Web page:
If we really wanted to improve our schools

I've yet to see any data that actually show public schools are in some kind of trouble that requires "improving" them.
Printer Friendly | Permalink |  | Top
 
xphile Donating Member (565 posts) Send PM | Profile | Ignore Wed Apr-27-11 10:12 AM
Response to Reply #127
128. The whole premise of this idiotic formula you seem to be so entralled with
is that the schools aren't doing enough to for the students and that's why we as a nation are falling behind the other schools.

You're being extremely disingenuous by pretending not to know what the whole argument behind the use of these type of formulae.

When you liken children to vehicles as you did earlier you are pretending that people are like widgets.

And your experience as a student doesn't translate to all teachers perhaps you should put your broad brush away.

And while I'm at it magnet schools ARE public schools.
Printer Friendly | Permalink |  | Top
 
Recursion Donating Member (1000+ posts) Send PM | Profile | Ignore Wed Apr-27-11 10:19 AM
Response to Reply #128
130. I never likened children to vehicles.
is that the schools aren't doing enough to for the students and that's why we as a nation are falling behind the other schools.

Is it? I thought it was that we don't really have enough data on what schools and teachers actually do and don't do.

You're being extremely disingenuous by pretending not to know what the whole argument behind the use of these type of formulae.

The argument behind these type of formulae is that it is possible over large populations to isolate to some extent what results come from what participants. And I'm not sure why you think I'm "enthralled" with them; I've criticized them in this thread, and specifically pointed out that they work better in populations much larger than a school district. I've also pointed out that peer- and supervisor-based assessments, which inevitably fall victim to old boys' networks, are not a priori better.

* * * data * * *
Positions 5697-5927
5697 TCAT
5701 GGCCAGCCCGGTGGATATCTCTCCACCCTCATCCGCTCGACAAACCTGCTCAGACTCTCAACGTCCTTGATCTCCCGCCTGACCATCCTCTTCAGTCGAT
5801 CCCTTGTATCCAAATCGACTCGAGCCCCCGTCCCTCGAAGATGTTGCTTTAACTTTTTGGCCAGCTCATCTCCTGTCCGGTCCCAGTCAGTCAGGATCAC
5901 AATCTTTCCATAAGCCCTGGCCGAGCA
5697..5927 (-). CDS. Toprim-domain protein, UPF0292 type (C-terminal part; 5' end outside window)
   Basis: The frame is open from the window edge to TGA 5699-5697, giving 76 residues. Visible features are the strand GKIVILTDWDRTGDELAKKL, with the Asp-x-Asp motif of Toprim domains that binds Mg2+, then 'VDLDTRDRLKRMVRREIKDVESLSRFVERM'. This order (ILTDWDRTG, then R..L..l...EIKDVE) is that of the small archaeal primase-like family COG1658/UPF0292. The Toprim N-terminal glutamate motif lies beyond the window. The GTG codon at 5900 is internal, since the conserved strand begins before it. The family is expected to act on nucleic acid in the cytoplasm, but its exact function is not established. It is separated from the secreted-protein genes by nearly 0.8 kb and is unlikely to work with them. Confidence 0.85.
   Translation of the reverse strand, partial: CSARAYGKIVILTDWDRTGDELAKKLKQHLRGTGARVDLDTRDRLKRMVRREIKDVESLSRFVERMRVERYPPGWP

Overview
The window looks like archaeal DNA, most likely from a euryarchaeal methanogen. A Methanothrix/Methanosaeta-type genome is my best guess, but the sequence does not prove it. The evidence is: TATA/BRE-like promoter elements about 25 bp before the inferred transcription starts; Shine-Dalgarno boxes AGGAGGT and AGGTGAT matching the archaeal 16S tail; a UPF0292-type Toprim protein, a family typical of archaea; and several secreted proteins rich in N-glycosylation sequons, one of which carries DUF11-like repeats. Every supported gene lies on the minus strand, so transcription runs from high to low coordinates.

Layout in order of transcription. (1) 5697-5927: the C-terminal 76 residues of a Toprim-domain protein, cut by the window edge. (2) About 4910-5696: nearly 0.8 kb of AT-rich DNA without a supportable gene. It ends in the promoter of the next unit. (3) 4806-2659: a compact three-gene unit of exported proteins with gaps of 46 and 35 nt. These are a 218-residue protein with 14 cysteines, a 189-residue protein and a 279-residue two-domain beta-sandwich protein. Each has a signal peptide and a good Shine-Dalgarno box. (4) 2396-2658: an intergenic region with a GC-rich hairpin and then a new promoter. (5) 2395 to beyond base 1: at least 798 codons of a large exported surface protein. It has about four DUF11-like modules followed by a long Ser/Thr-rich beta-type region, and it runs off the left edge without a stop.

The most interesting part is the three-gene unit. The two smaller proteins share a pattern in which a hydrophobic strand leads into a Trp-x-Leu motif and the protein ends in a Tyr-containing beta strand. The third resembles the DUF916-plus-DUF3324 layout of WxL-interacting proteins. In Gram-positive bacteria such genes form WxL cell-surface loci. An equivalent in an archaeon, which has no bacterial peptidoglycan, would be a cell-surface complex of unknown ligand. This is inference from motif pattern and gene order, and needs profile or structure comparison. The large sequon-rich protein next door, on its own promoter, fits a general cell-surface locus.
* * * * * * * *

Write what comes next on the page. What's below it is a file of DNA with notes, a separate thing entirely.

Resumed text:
When you liken children to vehicles as you did earlier you are pretending that people are like widgets.

That wasn't me, and like I said you're mischaracterizing what systems analysis does.

And while I'm at it magnet schools ARE public schools.

I'm aware of that. So are charters. I was at a traditional public school. She could teach at a traditional public school, and would probably have done better by this formula if she had. Just guessing from the formula that seems to be one of the incentives it produces.
Printer Friendly | Permalink |  | Top
 
xphile Donating Member (565 posts) Send PM | Profile | Ignore Wed Apr-27-11 10:47 AM
Response to Reply #130
136. My mistake. It was your cohort who likened the children to vehicles.
But I stand by my comment about what you claim systems analysis does. You can't just plug people into a formula and think that's good enough to determine whether or not they are doing a good job when you do you act as though they are all alike and that is wrong. You seem to be arguing that the formula itself is a better indicator of who is a good teacher while saying that if the teacher wants their efforts to be acknowledged that they need to work at a shitty school. The point is to see how well the teacher teaches. Consistent excellence should not be penalized which is what is going on in this case because if the previous year the students do well there isn't much improvement to be done. This formula seems to be saying that if you're consistently excellent you're not good enough to stick around as a teacher. That is a ridiculous conclusion to come to and if this formula is coming to this conclusion then the problem is the formula not those who argue that it's a foolish one.

BTW, charter schools work outside the public school system while taking public school money. Magnet schools, which have been around long before this charter school craze, work within the public school system.

Printer Friendly | Permalink |  | Top
 
Recursion Donating Member (1000+ posts) Send PM | Profile | Ignore Wed Apr-27-11 10:55 AM
Response to Reply #136
137. Nobody's "plugging people into a formula"
You can't just plug people into a formula and think that's good enough to determine whether or not they are doing a good job

Nobody's doing that. The formula is a way of estimating what portion of the measured improvement comes from the teacher's work rather than other factors. And of course it's flawed, but so is any other system, and any system is going to wind up being unfair to someone (and I still don't see how she's being "screwed" or in "plight": she's still teaching at an excellent magnet school).

when you do you act as though they are all alike